Course Organization and Learning

  • How do I study the material beyond just reading the slides?

Many slides contain links to background material for further reading. For specific technical terms and questions, answers also can often be found on the web.

  • How do I train for the exam?

You can train by solving prior exams and homeworks, all of which are available on the website. However, note that the material has also slowly evolved and is occasionally updated to new processor lines.

  • How is the project graded?

Note that the project should be essentially finished by the time of the final presentations. The main basis for the grade is the final report, augmented with the information we got from the presentation, the one-on-one meetings, and the code in your repository. However, the report is the main basis for the grade, so your meetings can be very good, but that does not help if the report is bad.

Grading projects is never a precise science, but we do it carefully in a meeting where all projects are discussed and compared. Besides performing various runtime optimizations it is important to be also analytical, i.e., try to reason about and understand measured effects on runtime performance and the limits of what is possible. The project system provides a step by step guide. We understand that every project is different and that some techniques or analyses may not apply.

We may reduce the grade for team members that did not contribute properly. If this happens, we make sure that the other team members are not disadvantaged. The project grade (as points out of 100) is communicated after the grade conference upon request.

  • Can I use C++ in my project?

Yes, of course. C++ can be a good choice for the infrastructure. The performance-critical parts, however, you will need to write in C (possibly with SIMD intrinsics) to apply what was learned in class.

  • Can I use Euler for the project?

You can use any machine for the project. However, cluster machines may have other load which makes measuring difficult. Thus, we recommend to use your own machines for the project. In case the members in a team have different processors/architectures, you can pick one or two. Most optimizations will be similar. If something becomes processor specific, you can show this in the results.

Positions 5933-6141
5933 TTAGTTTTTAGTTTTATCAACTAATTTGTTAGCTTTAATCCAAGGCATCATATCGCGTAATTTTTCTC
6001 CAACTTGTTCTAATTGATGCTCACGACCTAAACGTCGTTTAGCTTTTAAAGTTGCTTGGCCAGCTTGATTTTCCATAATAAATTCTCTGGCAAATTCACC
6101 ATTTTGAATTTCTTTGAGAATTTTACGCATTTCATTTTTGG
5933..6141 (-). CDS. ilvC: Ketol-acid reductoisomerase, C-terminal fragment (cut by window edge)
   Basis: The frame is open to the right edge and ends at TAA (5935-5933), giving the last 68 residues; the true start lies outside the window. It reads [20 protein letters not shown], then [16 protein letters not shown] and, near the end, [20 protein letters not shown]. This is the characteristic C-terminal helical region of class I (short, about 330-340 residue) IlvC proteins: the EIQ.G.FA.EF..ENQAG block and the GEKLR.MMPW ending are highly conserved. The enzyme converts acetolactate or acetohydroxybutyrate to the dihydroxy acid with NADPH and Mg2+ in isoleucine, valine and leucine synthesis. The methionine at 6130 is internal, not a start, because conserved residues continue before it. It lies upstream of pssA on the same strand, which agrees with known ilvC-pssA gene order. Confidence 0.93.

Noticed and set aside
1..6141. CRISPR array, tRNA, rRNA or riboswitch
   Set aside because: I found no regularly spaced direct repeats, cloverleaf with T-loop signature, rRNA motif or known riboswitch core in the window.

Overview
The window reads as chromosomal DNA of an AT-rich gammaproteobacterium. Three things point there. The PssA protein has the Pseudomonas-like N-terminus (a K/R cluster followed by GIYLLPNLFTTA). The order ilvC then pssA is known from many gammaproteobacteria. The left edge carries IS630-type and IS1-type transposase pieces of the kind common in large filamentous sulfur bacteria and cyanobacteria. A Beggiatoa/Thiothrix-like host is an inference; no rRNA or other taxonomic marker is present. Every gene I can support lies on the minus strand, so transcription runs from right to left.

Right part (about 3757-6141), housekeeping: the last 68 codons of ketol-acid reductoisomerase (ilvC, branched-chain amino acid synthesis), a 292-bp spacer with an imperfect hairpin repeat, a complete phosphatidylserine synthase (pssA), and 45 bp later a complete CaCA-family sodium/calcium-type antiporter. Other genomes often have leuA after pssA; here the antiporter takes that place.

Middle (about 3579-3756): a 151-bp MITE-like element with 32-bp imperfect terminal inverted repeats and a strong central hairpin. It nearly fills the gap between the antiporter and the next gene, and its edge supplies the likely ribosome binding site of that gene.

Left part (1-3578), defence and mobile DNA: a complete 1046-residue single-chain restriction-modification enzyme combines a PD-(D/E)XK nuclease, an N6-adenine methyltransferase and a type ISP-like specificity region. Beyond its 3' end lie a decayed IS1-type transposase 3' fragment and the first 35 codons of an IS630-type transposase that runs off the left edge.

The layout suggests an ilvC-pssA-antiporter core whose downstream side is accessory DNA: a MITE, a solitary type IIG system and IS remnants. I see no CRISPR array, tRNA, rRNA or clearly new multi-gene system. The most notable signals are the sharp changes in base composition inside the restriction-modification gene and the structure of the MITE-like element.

• If I repeat the course, can I take part of the grade (e.g., the project) with me?

No (ETH regulations).

  • Is there a second opportunity in case I cannot attend the midterm?

No. If you miss the midterm you lose the points. But we always announce the date in the beginning of the semester so you can plan.

  • What if I need my grade earlier?

The final grade is communicated, as usual, after the grade conference. If you need to know earlier if you passed (e.g., to start Master thesis), please contact Ms. Spicher (study administration) for help. If appropriate she will then ask us. The points for homeworks and the midterm are communicated during the semester; the points for the project after the grade conference upon request.

Course Content

Theese tools do not turn precision boost off, but they let you control the frequency of the cores.

  • Why is it necessary to disable Intel Turbo Boost to get precise measurements, when using RDTSC?

The TSC may run on a different core than your code. If these cores run a different frequencies you get inaccurate timings.

  • How do exp(x), sin(x), etc. count in the flopcount of an algorithm?

First, these functions are implemented differently in different libraries. Second, the actual flop count and runtime can depend on the input. In most computations, these functions are not used as often as adds and mults and thus can be ignored, If not a value of about 30 can be reasonable.

  • Is the FMA (fused multiply–add) instruction considered as one floating point operation, or two floating point operations?

In the flop count (used to compute performance) we always count the mathematical ops performed, so 2 for FMA. In the processor it is done as one instruction (if supported).